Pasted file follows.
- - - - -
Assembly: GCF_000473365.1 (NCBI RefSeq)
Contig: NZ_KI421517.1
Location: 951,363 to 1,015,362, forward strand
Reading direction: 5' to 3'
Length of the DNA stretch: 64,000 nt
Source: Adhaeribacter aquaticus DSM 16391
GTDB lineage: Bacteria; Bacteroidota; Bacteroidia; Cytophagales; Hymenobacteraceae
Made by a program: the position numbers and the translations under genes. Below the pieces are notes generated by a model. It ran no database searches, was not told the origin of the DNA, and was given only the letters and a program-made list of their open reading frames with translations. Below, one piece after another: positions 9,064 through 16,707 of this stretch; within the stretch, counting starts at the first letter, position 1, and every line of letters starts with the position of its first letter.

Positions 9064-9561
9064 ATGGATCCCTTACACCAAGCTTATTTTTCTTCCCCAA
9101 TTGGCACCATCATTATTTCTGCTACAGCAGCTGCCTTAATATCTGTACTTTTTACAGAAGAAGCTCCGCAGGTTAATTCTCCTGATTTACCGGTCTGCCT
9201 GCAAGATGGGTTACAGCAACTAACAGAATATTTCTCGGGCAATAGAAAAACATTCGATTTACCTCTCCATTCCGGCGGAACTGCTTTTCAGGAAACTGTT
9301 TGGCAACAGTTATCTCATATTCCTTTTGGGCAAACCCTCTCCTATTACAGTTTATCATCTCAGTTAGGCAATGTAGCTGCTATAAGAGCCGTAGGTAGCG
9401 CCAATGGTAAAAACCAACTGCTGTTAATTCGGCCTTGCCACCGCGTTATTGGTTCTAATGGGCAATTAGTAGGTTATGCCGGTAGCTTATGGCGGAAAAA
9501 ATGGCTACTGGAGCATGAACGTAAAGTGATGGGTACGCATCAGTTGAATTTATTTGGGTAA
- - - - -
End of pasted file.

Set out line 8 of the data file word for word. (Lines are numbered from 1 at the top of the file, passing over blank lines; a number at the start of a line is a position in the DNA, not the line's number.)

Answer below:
Made by a program: the position numbers and the translations under genes. Below the pieces are notes generated by a model. It ran no database searches, was not told the origin of the DNA, and was given only the letters and a program-made list of their open reading frames with translations. Below, one piece after another: positions 9,064 through 16,707 of this stretch; within the stretch, counting starts at the first letter, position 1, and every line of letters starts with the position of its first letter.